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America’s Cup: Looking back 100 years

Published on August 30th, 2020

The America’s Cup stirs up plenty of commentary, and we found in the archives this report from 100 years ago by Mme. Futura Imperfect in which she shared strong feelings about the 13th edition. Held in 1920 under the Universal Rule of measurement, the match was between the 106-foot defender Resolute and the 110-foot Shamrock IV, the fourth in Sir Thomas Lipton’s line of Cup challengers. Enjoy…

(August 31, 1920) – As a resident of New York and an enthusiast of the nautical arts, I watched this summer’s International Yacht Races for the America’s Cup with great interest but found only disappointment. This wretched spectacle is an utter disgrace to the sport of yacht racing and far too removed from the everyday experiences of working seamen.

In the first place, the yachts can hardly even be called such—rather, they are overly-fragile technological toys to which most sailors cannot even relate. As we all witnessed this past July, the New York Yacht Club had to call off several of the races because of “high winds” of a mere 23 knots, a blow at which most of those of us who have experienced the open Atlantic can only chortle.

If the “Shamrock” and the “Resolute” are truly the greatest triumphs of the boatbuilder’s art in the 20th century, then surely it is a badge of shame that they cannot race under such conditions. Seventy years ago, was not the “America” herself sturdy enough to voyage from Sandy Hook to Cowes all on her own? The men of the NYYC ought to be ashamed for having fallen so far from the example of their grandfathers.

The “Resolute” is certainly beautiful, but as a purpose-built racer one can scarcely imagine it will have much of an afterlife now that its purpose is accomplished— and what of the “Shamrock” in defeat? Mister Herreshoff has been called a wizard, but such a frivolous bit of technical gimmickry as the “Resolute” seems more in line with the various flashy apparatus of illusionists on stage— perhaps his next yacht will be for Mister Houdini.

I am also appalled by the prevalence of advertising and crass corporate sponsorship in the modern Cup. Mister Lipton’s campaign upon the “Shamrock” sometimes seemed less like a sincere attempt to win the Cup than an excuse for an American whistle-stop tour promoting his tea.

Although Lipton certainly seems a pleasant gentleman in person, surely such a savvy fellow must realize that attempting to sell tea to Americans is a fool’s endeavor. We Yanks have been partial to coffee ever since Mr. Lipton’s countrymen attempted to tax us for drinking tea, and we voiced our displeasure in Boston Harbor.

To assert, as the Irishman does, that by the 21st century New York will have tea shops on every corner sounds like the ravings of a man utterly star-struck and star-bucked.

Furthermore, I am greatly disconcerted by the rumors that the NYYC are contemplating a change of venue for the next International Yacht Races. Although many of their members are known for their summer cottages in Newport, to decamp to that venue after decades of racing off New York, would be a most deplorable break with tradition.

How could they ever hope to attract in Rhode Island the audience the Races have found in New York? For what is an obscure and minuscule state best known as of late for producing the lunatic scribblings of Mister Lovecraft, a move for the America’s Cup to Newport? Heaven forbid!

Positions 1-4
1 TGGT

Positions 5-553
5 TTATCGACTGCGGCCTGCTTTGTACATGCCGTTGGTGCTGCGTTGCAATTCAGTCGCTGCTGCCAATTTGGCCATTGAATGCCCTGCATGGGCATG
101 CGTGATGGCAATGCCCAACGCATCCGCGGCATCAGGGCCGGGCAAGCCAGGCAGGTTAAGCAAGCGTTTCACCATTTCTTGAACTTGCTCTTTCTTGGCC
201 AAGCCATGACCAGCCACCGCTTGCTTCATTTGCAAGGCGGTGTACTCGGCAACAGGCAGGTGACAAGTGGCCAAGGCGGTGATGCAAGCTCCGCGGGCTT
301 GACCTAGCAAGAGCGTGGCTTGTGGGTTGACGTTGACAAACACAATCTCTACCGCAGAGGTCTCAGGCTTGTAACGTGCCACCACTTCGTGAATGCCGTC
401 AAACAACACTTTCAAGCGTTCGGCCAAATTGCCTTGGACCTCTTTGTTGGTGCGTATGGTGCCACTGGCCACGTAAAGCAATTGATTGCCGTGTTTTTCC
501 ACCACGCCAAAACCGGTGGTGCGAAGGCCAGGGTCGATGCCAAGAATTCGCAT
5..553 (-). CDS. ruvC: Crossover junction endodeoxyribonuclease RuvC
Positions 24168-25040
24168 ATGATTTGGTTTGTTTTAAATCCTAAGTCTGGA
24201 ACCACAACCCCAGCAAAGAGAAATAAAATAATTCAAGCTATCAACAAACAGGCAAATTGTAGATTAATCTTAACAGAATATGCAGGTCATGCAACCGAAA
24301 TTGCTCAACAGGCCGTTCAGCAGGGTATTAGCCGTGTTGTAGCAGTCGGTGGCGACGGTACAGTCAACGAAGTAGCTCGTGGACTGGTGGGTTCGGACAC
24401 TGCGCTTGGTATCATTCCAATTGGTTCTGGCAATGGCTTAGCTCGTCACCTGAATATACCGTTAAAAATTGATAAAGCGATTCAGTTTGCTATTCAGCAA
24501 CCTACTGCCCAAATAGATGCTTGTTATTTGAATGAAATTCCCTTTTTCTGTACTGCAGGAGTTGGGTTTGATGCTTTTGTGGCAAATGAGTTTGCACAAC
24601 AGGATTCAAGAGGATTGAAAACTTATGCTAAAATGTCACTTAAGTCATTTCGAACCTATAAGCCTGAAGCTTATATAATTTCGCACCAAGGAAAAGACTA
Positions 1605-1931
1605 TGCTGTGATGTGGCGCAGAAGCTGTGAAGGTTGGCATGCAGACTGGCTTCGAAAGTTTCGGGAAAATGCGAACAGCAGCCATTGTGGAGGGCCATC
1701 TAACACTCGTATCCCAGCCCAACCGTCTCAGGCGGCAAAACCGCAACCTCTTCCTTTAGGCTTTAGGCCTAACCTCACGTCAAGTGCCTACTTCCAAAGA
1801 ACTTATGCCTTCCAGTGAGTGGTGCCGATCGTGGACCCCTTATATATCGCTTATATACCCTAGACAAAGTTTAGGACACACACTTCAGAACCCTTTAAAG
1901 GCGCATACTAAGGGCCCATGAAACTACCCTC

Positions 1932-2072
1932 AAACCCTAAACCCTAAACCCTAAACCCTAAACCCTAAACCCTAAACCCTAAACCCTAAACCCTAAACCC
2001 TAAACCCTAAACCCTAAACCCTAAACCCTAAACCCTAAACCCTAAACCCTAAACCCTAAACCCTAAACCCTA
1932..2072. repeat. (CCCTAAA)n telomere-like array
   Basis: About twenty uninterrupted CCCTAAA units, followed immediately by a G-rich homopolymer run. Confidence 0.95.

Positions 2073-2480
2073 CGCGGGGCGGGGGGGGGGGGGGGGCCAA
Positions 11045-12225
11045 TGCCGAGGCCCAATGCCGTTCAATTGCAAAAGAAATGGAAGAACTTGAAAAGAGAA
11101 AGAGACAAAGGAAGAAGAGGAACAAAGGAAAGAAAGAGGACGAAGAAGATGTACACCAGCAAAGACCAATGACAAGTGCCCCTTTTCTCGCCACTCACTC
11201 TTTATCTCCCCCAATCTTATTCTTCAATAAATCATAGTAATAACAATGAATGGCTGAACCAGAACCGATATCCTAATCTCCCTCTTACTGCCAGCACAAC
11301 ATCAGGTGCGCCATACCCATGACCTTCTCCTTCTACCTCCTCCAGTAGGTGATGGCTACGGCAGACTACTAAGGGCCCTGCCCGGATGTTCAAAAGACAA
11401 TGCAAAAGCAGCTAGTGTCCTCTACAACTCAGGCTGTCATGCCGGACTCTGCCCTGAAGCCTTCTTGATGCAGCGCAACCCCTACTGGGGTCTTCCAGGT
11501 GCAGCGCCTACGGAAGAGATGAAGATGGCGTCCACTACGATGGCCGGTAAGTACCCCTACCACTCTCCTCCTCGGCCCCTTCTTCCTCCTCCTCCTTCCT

Perhaps the men of the NYYC should study their insignia and remind themselves of the first two words of their organization’s name, lest they be tempted to host the next competition, after Newport, upon the shores of the south of Spain or in the most remote Antipodes.

The one bright spot in the Defense of 1920, in my mind, has been the integration of the new broadcast technology.

Our forefathers were content to watch in person off Manhattan or if not in New York, to wait for dispatches by telegraph or the evening newspapers. These are still, in my opinion as a yachtswoman, the most enjoyable experiences for a spectator of the International Yacht Races, but in the past few decades more and more attention has been given to the marvels of the radio.

This past summer the Races were fully covered by the radio-newsmen of Old Gotham, bringing live coverage of every tack into the homes of every family in America with the proper equipment. Thousands of young people all across our nation were able to shut their eyes and listen, becoming virtual spectators of the contest as if they were truly there among us in New York.

I can think of no better medium by which to promote the sport to the youth of the modern Electric Age.

My brother-in-law in Halifax tells me that the news stories of the postponed races were considered great comic literature among the fishermen of the Grand Banks, Yankee and Canadian alike— “Yacht race cancelled on account of wind, ha! ha!”

There are proposals afoot in the Great White North for a new race intended only for working fishing craft, as a demonstration of the true skill and hardiness of the working sailor, and in this regard I can wish the Bluenosers nothing but good luck. Certainly such a race would be a better exemplar of our sport than last month’s debacle off Sandy Hook.

There is, I believe, a relevant expression in the French — “Plus ça change, plus c’est la même chose.”

Editor’s note: Okay, this is satire, submitted by Kai Yves about the last America’s Cup edition in New York before the competition moved in 1930 to Newport, RI. However, 100 years later, she views many of the issues from 1920 remain today, closing with the French quote, “plus ça change, plus c’est la meme chose” which translated means the more things change, the more they stay the same.

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